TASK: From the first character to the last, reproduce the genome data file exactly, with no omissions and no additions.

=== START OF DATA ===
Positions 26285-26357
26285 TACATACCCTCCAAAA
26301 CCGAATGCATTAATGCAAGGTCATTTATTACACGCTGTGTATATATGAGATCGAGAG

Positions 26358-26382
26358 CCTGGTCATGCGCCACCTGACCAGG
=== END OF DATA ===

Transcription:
Positions 26285-26357
26285 TACATACCCTCCAAAA
26301 CCGAATGCATTAATGCAAGGTCATTTATTACACGCTGTGTATATATGAGATCGAGAG

Positions 26358-26382
26358 CCTGGTCATGCGCCACCTGACCAGG